Location: 

    Online Event

    Equity and Quality in Digital Learning identifies and presents specific strategies and practices for using digital tools to reduce inequities in educational opportunities and improve student outcomes.

    Based on the authors’ ten-year research-practice partnership with both the Dallas and Milwaukee public school districts, the book highlights the factors that can support or impede the effective implementation of digital learning in K–12 schools at all levels: district, school, classroom...

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    Future of Education: Global Voices—to Create Welcoming Communities

    Location: 

    Harvard Graduate School of Education, Askwith Forums—Online

    In a context of disruption and uncertainty, how can we fulfill our collective responsibility to ensure that all young people receive a high-quality and inclusive education? How can schools — and the communities around them — create welcoming spaces of belonging, even amid isolationism, both politically and pandemically?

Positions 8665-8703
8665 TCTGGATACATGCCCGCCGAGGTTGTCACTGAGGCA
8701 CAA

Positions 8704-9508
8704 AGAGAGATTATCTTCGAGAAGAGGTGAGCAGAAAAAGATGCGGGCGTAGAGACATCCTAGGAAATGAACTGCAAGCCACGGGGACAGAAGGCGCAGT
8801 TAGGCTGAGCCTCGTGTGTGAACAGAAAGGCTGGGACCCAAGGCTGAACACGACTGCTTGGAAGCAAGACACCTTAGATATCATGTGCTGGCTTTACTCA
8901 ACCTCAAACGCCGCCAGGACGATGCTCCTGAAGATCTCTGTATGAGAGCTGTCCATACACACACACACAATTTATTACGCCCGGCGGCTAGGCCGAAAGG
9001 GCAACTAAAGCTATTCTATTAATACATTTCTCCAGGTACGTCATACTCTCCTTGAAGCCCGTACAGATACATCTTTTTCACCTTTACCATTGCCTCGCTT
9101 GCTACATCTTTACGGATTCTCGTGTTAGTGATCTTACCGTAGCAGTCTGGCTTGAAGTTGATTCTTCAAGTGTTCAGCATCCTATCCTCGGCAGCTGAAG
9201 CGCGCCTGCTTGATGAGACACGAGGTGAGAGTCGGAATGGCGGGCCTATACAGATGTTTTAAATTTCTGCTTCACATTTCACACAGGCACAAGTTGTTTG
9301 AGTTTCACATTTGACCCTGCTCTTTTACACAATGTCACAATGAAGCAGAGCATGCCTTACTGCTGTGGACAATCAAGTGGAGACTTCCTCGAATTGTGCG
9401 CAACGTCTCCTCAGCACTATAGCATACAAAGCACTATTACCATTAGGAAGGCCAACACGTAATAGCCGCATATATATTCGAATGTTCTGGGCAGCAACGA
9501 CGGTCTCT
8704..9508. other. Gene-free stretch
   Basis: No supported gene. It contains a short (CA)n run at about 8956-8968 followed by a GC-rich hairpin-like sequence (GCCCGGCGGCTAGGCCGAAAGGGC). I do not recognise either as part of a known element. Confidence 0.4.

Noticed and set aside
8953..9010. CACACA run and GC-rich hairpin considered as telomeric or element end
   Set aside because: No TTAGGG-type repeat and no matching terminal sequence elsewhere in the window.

Join us for “Future of Education: Global Voices — to Create Welcoming Communities,” a discussion about the interconnected challenges of listening, belonging, and collective responsibility when it comes to educating and nurturing young people today. Big ideas...

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    On Account of Sex (1920)

    Location: 

    Radcliffe Institute for Advanced Study at Harvard—Online